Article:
People talk a lot about genre fatigue these days, mostly in regards to superhero movies. And yet, this kind of genre saturation has been worse, and one need look no further for an example than the maelstrom of slasher movies released in the 1980s. Depending on your definition of a slasher movie, some years in the 1980s saw the release of as many as twenty films. Of course, you can’t totally justify the comparison between big-budget superhero spectacles and made-on-a-dime slasher flicks churned out to occupy video store shelves, but it does serve as a good reminder of just how badly a marketplace can get flooded.
And what was the result of this glut of flying knives and screaming coeds? In short, a whole lot of bad movies. Apart from a few standouts, like big franchise entries, the vast majority of 80s slasher output has since been forgotten by all but dedicated horror fans. In many cases, this is entirely justified, but once in a while, sifting through the lesser-known slasher movies of the era, you stumble upon something. Sometimes you find a film that time forgot, one that nevertheless stands out as a fun, solid example of what the genre was capable of. Sometimes you find a film like Intruder.
The setup is as simple as can be: the night shift of a neighborhood grocery store is working after hours, marking down prices for the store’s closing sale. One cashier’s crazy ex-boyfriend shows up, inciting a brief brawl just before closing. Soon after, when the lights go out and the soon-to-be-unemployed staff begin their final shift, they start to get bumped off by a mysterious killer. Again, it’s a straightforward setup – a bunch of young people, a mysterious killer, a fairly unique location, and Intruder is off to the races.
So what makes this stand out enough from the legion of slasher films released around the same time? Well, for starters, the film features special makeup effects by three names that should be instantly recognizable to 80s horror fans: Greg Nicotero, Howard Berger and Robert Kurtzman. All three were well-known in the industry at the time, with massive projects under their collective belt, and even more to come. With this kind of makeup-effects dream team behind the camera, it’s no surprise that Intruder has some of the best gore effects of the era. These aren’t some cheap latex and food-coloring hack jobs, oh no. The kills in Intruder are a gorehound’s dream, impressively creative and shockingly well-crafted. There’s one kill with a band saw that has to be seen to be believed.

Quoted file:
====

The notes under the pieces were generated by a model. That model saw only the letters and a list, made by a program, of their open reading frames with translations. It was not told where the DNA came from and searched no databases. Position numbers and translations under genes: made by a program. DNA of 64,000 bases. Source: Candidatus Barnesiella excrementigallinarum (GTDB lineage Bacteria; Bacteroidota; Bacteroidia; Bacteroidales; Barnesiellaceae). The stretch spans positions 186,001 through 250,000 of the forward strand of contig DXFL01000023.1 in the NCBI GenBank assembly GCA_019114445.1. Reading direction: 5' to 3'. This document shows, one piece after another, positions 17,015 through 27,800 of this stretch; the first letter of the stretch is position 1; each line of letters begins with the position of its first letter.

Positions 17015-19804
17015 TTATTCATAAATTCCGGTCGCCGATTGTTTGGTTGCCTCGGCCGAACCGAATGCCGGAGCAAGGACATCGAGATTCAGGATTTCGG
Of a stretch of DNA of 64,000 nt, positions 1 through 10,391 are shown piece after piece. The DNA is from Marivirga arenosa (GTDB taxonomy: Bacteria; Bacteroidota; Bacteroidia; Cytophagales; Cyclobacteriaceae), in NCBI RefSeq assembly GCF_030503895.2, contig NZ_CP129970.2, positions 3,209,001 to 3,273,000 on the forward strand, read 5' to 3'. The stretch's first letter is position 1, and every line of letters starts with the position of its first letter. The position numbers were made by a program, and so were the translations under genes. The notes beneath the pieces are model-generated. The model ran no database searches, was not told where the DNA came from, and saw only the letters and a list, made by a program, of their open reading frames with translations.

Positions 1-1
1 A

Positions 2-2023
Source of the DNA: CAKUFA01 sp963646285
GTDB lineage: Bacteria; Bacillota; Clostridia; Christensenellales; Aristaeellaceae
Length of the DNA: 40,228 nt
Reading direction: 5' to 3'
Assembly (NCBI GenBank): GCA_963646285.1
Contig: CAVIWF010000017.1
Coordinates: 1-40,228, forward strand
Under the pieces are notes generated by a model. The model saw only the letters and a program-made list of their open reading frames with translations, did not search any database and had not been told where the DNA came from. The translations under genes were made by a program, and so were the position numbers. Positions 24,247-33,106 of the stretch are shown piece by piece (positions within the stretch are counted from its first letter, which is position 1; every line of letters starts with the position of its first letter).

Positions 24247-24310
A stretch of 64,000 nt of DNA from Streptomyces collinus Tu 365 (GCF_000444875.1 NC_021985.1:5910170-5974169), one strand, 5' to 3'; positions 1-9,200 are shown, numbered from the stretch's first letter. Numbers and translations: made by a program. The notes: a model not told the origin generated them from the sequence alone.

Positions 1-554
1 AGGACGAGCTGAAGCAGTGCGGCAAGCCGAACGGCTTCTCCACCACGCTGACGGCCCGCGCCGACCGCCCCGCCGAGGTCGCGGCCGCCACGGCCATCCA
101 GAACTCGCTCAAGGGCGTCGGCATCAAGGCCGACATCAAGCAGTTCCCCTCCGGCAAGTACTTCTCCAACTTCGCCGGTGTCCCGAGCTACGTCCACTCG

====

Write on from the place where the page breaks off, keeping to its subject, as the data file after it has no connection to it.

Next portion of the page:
But even when the blood and giblets aren’t flying about, it’s abundantly clear that the people making Intruder are the kind of passionate and dedicated folks who can really elevate films like these, or at least make them weird and creative enough to stand out. There are a whole lot of strange-but-occasionally-inspired camera angles, as if the people making it spent most of the time just trying weird stuff out to see what looked cool. This includes an odd propensity for POV-shots from ordinary objects, almost as if there were a Pixar movie about sentient grocery store objects going on in the background. The film even has a POV filmed from a rotary telephone’s perspective.
It also becomes very clear when looking at the cast and crew credits that the Intruder is one of those films that happens when a bunch of friends just decide to get together and make a movie for the fun of it. The film is written and directed by Scott Spiegel, longtime Sam Raimi collaborator, Evil Dead 2 scribe, and the man who first introduced Quentin Tarantino to producer Lawrence Bender, effectively starting Tarantino’s career.
Both Bender, Raimi, and a ton of the Evil Dead 2 crew took part in the making of Intruder, including Bruce Campbell, Ted Raimi, Dan Hicks and most of that previously-mentioned effects team. The film also features Renée Esteves, daughter of Martin Sheen, and Burr Steers, who would direct Pride and Prejudice and Zombies just under thirty years later – which isn’t a factoid you can really tie in to anything; it’s just funny to bring up.
You can practically feel the atmosphere of fun and camaraderie permeating the film. Intruder isn’t trying to reinvent the wheel or move the genre in bold new directions. It’s just a fun, well-assembled little horror flick, clearly made by a group of people who were having a blast while they were doing it. And it’s a generally good rule of thumb that a movie that was fun to make will wind up being fun to watch.
The film dutifully and enthusiastically hits every slasher movie checkbox, with one notable exception: there’s no sex and no nudity. That makes it almost tame by the standards of the time, but also helps it feel…..well, maybe “classy” isn’t the right word, but certainly lower on the sleaze factor than most of its contemporaries. There’s non of that weird slasher movie puritanism, where sex or drug abuse constitutes a death sentence, something that’s frankly refreshing in a genre that had come to rely on those tired cliches far too much.
Intruder is the kind of movie that keeps horror fans rooting through discount bins. It’s that one precious gold nugget that keeps you digging just a few feet more. The odds are that most of the terrible-looking crap that horror fans find and pick up with vague interest will turn out to be exactly what they look like: cheap, joyless garbage churned out to make a quick buck, but maybe not. Maybe it’ll be that diamond in the rough you’re always hoping for. Maybe it’ll be that movie that goes on to have a place of pride in your collection, a regular entry in movie nights with friends and pizza. Maybe it’ll be another Intruder.